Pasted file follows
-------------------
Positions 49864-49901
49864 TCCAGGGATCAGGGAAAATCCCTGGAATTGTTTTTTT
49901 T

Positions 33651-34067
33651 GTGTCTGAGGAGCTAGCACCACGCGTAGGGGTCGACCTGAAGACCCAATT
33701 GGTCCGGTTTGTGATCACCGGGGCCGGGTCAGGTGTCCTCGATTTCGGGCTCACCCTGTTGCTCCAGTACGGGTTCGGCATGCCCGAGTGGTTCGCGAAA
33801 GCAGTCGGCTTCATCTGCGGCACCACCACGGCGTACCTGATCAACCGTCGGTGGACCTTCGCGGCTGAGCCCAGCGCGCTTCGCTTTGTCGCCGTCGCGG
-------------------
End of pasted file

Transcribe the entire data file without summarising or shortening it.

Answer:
Positions 49864-49901
49864 TCCAGGGATCAGGGAAAATCCCTGGAATTGTTTTTTT
49901 T

Positions 33651-34067
33651 GTGTCTGAGGAGCTAGCACCACGCGTAGGGGTCGACCTGAAGACCCAATT
33701 GGTCCGGTTTGTGATCACCGGGGCCGGGTCAGGTGTCCTCGATTTCGGGCTCACCCTGTTGCTCCAGTACGGGTTCGGCATGCCCGAGTGGTTCGCGAAA
33801 GCAGTCGGCTTCATCTGCGGCACCACCACGGCGTACCTGATCAACCGTCGGTGGACCTTCGCGGCTGAGCCCAGCGCGCTTCGCTTTGTCGCCGTCGCGG